From: Exit Staff
EU Delegation: Albania’s Fiscal Amnesty Draft Law Could Be Used for Money Laundering

The EU Delegation has suggested the Albanian Government reconsider the adoption of their draft law on fiscal amnesty or address several issues if they decide to move ahead with it.

The government has drafted a fiscal amnesty law which will allow the declaration and deposit of assets legally in banks, without fiscal obligations and without criminal liability.

In a document seen by Exit News, the EU Delegation points at nine most important issues found during their assessment of the draft law on “Fiscal and Penal Amnesty for Subjects of Voluntary Declaration of Assets”.

Repatriation of assets should occur via international bank transfers rather than implying that cash could be moved physically. If earnings are abroad, their transfer above a certain limit needs to be declared at the customs office at the border. There is a risk that the draft law would create a “window of opportunity” for fiscal evasion and laundering of foreign money.  

The draft law risks ensure undue impunity to subjects holding illicit wealth.  

No adequate consultation with stakeholders took place before the draft was submitted to parliament. The government’s urgency does not seem to be justified. The draft lacks a necessary assessment of the expected assets to be formalised and expected revenues to be generated.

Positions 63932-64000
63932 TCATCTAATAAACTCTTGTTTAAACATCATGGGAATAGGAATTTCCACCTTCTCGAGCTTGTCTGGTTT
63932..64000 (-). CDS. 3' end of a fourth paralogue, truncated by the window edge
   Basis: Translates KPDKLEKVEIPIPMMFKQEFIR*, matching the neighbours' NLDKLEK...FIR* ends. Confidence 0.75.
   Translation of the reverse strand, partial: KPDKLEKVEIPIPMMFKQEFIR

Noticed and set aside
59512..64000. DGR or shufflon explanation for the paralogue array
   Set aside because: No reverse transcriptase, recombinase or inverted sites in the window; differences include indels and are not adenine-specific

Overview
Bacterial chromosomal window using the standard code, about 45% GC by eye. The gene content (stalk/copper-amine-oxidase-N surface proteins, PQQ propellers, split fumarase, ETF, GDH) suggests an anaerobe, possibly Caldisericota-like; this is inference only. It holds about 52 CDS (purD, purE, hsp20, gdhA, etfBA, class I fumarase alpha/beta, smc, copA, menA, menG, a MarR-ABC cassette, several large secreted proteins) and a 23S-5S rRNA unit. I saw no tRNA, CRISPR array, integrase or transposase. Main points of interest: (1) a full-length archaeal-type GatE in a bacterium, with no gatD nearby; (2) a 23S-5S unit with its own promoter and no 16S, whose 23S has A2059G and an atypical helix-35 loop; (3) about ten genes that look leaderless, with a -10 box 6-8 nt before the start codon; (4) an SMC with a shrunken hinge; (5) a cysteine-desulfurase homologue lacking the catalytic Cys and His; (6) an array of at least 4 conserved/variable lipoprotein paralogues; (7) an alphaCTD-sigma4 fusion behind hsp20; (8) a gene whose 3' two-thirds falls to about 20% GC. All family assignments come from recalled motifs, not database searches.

The scope of the amnesty goes beyond that of similar legislation implemented in other countries. The government should target only tax evasion committed by persons liable to be in Albania.

Such tax amnesty would be very difficult to implement as the definition of assets includes elements such as immovable property in Albania and outside of Albania, cash held in the national or a foreign currency, digital currency, valuable items of gold or precious stones. It is difficult to guarantee that 1) those do not proceed from criminal activities; 2) are declared by their actual (beneficial) owner and; 3) result from income which does not belong to a tax period that is either still subject to tax declaration or subject to an already notified tax audit.  

 Albania first must build a professional fiscal administration, which would block opportunities for money laundering and corruption.  

 In order to be credible and avoid the unfair competition from those who have maintained their assets outside the system until now, the fiscal amnesty should be combined with increased enforcement against non-compliant tax-payers.

 It is unclear for Banks and Moneyval how the Anti Money Laundering Law will be implemented in the context of this amnesty.

 The functioning of the Special Unit that will implement the law is unclear.

The EU Delegation did not reply to Exit News’ inquiry whether the document was prepared by them, when did the Albanian Government receive it, and whether changes suggested will be adopted.

The government’s initiative was also criticized by the IMF.

For more on this issue, you can read here, here, and here.